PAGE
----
Every news organization, including NBC and msnbc.com, will be scrambling for fresh story ideas before and during the Olympics. Undoubtedly, we’ll see the obligatory story about how different Chinese culture is with the West. On television we’ll be bombarded with images of pandas and dragons and the Fuwa. The message: China is exotic, a magical place of bamboo, acupuncture, kung fu, chicken feet, cheap DVDs, karaoke bars, pirated software, pungent food stalls and dangerous pharmaceutical drugs.

Any story about the differences in culture will be shaped by the preconceptions and beliefs of the author. And that’s where the trap lies.

At the Forbidden City, I met two students in the journalism department at UNC who were volunteering at the Olympics. Their group was contributing three stories a day to the Olympics web site. Their main job was to interview athletes after each event, transcribe the quotes and send them along to the press center.

After some chitchat, we parted ways. But as were walking within the expansive Forbidden City, I overheard them talk about one of the stories they wanted to pitch. One of the students wanted to write a story on the differences in culture, the East vs. the West. The subject in itself is fine, if it’s done intelligently and diligently.

But I knew the article, if it was going to be written at all, was going to end up at the bottom of a squat toilet when I heard the student say, “I should got back and get a photo of that naked baby [for my story.]”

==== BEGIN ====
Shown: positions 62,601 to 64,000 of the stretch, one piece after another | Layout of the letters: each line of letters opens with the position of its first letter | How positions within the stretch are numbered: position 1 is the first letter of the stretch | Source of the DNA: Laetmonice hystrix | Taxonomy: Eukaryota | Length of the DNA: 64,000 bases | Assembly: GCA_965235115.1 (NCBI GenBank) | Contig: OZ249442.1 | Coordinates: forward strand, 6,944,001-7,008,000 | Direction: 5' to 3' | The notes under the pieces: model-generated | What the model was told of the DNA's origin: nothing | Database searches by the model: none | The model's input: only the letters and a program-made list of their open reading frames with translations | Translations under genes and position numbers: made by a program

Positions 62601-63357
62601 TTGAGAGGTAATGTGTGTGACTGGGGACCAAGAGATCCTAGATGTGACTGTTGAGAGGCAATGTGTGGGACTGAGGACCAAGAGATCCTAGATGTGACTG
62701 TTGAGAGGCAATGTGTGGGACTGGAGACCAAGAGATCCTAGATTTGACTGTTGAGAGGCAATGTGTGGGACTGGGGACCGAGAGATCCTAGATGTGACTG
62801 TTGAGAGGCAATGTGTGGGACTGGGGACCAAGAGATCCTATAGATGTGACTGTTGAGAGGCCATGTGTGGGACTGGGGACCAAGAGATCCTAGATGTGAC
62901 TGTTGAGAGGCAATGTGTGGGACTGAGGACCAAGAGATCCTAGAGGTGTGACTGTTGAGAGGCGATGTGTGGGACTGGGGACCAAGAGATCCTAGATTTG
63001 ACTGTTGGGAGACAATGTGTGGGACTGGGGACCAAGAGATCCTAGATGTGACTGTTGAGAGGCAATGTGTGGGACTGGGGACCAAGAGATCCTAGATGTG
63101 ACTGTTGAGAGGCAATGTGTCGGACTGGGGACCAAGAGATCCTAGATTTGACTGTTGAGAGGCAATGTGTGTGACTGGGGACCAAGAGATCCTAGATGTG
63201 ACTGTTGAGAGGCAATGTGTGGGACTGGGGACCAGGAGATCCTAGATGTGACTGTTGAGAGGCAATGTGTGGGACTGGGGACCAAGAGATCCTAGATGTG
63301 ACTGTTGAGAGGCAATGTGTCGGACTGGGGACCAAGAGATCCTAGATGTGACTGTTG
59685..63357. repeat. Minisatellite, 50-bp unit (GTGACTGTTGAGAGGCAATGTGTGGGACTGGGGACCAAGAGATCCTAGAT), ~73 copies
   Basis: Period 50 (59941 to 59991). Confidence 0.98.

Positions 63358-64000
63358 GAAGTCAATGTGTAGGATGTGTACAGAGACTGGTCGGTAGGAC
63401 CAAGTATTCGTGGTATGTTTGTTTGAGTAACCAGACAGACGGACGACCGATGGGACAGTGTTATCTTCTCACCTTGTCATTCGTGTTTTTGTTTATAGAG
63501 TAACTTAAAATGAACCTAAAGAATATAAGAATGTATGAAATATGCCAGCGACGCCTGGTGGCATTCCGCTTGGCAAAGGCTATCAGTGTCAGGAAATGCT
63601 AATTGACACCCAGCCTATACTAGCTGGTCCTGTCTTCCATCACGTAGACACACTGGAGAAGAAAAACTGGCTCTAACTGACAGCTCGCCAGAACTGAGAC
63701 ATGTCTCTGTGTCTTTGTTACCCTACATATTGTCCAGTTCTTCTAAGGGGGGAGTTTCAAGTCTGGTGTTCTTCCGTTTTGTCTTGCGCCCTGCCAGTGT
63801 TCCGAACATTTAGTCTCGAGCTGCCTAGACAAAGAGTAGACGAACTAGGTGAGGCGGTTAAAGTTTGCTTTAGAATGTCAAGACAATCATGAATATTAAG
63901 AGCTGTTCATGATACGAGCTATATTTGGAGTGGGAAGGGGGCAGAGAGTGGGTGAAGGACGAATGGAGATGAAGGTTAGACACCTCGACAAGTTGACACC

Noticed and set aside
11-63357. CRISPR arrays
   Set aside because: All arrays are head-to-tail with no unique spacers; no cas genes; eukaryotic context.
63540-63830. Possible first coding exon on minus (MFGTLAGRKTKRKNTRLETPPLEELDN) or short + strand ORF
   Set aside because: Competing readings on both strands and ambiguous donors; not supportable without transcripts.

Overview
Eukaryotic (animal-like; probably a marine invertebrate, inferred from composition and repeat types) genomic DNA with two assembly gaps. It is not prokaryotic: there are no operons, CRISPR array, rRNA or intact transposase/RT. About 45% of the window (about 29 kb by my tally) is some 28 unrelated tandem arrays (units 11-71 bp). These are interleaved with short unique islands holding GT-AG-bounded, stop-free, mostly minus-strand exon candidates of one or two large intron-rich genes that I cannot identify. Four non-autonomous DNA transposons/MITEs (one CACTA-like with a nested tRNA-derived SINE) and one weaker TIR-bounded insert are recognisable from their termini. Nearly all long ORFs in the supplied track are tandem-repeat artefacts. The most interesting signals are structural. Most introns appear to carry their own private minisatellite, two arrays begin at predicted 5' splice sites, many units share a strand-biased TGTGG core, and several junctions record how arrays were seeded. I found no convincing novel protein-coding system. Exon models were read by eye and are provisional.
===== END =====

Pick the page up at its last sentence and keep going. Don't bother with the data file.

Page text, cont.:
Why don’t you take a photo of the migrant mom with her two children begging on the streets while you’re at it. That will really give your piece that extra oomph.

Sure, there is that side of Beijing and China — moms who don’t dress their babies because of the blistering heat and men who pull up their shirts to cool off (I nearly considered doing that today while I was walking around Tiananman Square) — but if we’re going to compare and contrast two different cultures, let’s do it in a thorough and conscientious way. Let’s talk about the country’s history, let’s talk about the decades of oppression, external and internal, that ravaged the Chinese, let’s talk about how the New China is only in its infancy, let’s talk about how the culture has been shaped and molded over centuries.

Hopefully many journos will avoid falling into that trap. But I guarantee there will be a story on the crazy, zany eating habits of the Chinese. They eat chicken feet! They eat fried pigeons! They eat donkey meat! The Chinese, they’re so strange!

You’ve been warned.

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